Information about Wang Mang derives from the official history of the Han Dynasty written by a famous father-son-daughter team of historians: The father was named Ban Gu (Pan Ku), the son Ban Biao (Pan Piao), and the daughter Ban Zhao (Pan Chao). They wrote a multivolume work titled the Han Shu (also known as Qian Han Shu, completed first century c.e.; The History of the Former Han Dynasty, 1938-1955). The section dealing with Wang Mang vilified him as a manipulative, opportunistic, and unprincipled man. Most subsequent historians have followed this assessment of Wang Mang. The short-lived Xin Dynasty was not recognized as a legitimate dynasty by traditional Chinese historians.

Further Reading
  • citation-type="booksimple"

    xlink:type="simple">Ch’u, T’ung-tsu. Han Social Structure. Seattle: University of Washington Press, 1967. Scholarly and readable work, with documents. Bibliography and index.
  • citation-type="booksimple"

    xlink:type="simple">Hinsch, Bret. Women in Early Imperial China. New York: Rowman and Littlefield, 2002. This is the first book to focus solely on Chinese women of the ancient world, mainly during the Han Dynasty. Glossary, bibliography, and index.
  • citation-type="booksimple"

    xlink:type="simple">Jagchid, Sechin, and Van Jay Symons. Peace, War, and Trade Along the Great Wall: Nomadic-Chinese Interactions Through Two Millennia. Bloomington: Indiana University Press, 1989. An overview of Chinese-nomadic relations, with large sections devoted to the Han Dynasty. Glossary, bibliography, and index.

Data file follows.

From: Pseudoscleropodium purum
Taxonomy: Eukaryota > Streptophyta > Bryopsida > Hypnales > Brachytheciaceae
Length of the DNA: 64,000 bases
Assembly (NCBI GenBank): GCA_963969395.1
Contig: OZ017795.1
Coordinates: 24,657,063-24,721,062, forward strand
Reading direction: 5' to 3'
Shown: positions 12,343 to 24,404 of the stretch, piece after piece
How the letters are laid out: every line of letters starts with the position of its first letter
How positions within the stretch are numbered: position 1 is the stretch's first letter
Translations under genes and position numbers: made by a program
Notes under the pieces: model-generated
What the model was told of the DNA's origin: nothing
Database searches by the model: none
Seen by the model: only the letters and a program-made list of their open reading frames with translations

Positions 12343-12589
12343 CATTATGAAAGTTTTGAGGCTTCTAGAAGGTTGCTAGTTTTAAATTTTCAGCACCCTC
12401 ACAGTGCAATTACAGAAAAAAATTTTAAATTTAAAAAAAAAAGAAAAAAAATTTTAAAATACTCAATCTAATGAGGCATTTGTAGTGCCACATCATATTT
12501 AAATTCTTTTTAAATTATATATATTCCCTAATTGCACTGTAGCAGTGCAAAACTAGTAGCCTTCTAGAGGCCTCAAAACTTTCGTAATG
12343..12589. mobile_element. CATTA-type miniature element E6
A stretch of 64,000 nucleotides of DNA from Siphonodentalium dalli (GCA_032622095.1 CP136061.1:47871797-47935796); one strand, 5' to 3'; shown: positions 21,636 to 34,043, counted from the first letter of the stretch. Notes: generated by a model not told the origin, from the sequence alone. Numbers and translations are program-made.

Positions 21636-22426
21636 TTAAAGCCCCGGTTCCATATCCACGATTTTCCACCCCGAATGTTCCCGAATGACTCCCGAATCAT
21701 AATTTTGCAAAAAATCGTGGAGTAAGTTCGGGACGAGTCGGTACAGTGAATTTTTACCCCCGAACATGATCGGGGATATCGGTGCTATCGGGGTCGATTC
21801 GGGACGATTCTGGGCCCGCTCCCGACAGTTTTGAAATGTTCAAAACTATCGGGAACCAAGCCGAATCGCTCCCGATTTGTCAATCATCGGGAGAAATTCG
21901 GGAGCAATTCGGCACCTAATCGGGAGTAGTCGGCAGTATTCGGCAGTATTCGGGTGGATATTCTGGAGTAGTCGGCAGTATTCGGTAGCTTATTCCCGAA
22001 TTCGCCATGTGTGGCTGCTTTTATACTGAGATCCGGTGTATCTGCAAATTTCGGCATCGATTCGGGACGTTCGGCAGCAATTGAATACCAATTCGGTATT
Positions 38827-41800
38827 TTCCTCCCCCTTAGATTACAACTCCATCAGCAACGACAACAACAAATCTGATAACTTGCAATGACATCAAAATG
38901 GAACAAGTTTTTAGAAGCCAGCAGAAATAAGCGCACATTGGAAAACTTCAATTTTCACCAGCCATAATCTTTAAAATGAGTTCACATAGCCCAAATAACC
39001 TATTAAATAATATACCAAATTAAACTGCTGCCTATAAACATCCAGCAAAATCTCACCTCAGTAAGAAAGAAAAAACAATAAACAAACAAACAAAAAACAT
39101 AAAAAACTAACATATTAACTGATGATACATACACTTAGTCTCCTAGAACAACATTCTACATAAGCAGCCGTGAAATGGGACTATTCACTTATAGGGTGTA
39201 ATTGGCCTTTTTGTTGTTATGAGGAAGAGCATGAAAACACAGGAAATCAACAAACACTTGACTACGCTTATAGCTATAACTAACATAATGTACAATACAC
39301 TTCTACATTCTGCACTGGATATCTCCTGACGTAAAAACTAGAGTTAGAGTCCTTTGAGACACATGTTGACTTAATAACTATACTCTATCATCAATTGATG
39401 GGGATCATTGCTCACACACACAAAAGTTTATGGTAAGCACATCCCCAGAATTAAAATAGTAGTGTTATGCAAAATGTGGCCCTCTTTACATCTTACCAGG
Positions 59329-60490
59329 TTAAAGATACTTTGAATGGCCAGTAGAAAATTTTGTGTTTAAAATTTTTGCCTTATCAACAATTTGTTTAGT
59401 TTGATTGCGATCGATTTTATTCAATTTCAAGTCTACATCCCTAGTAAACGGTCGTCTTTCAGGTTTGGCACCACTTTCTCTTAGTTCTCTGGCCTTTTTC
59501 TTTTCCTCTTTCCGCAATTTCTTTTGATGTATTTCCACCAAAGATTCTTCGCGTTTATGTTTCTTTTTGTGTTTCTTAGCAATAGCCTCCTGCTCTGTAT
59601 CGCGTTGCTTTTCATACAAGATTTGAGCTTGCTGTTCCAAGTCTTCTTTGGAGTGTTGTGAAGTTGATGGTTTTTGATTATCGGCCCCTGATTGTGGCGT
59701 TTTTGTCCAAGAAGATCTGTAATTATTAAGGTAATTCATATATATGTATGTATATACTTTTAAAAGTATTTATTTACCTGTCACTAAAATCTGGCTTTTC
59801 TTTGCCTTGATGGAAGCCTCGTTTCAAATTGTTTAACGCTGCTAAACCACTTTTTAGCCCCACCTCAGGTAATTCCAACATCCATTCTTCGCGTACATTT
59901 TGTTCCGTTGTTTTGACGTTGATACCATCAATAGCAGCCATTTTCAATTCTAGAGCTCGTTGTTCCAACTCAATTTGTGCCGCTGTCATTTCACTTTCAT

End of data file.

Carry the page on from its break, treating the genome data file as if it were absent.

• citation-type="booksimple"

    xlink:type="simple">Loewe, Michael. Crisis and Conflict in Han China, 104 b.c. to a.d. 9. London: George Allen and Unwin, 1974. An account of court intrigues and policy conflicts in the Han court up to the rise of Wang Mang. Includes reasons for his rise. Glossary of Chinese and Japanese names and terms. Index.
  • citation-type="booksimple"

    xlink:type="simple">Pizzoli-t’Serstevens, Michele. The Han Dynasty. New York: Rizzoli, 1982. Lavishly illustrated, with good maps and well-presented text. Bibliography and index.
  • citation-type="booksimple"

    xlink:type="simple">Twitchett, Denis, and John K. Fairbank, eds. The Ch’in and Han Empires, 221 b.c.-a.d. 220. Vol. 1 in The Cambridge History of China. New York: Cambridge University Press, 1986. The definitive history of the Qin and Han Dynasties. Glossary, index, and bibliography.
  • citation-type="booksimple"

    xlink:type="simple">Wang, Zhongshu. Han Civilization. New Haven, Conn.: Yale University Press, 1982. Richly illustrated account with archaeological information. Bibliography and index.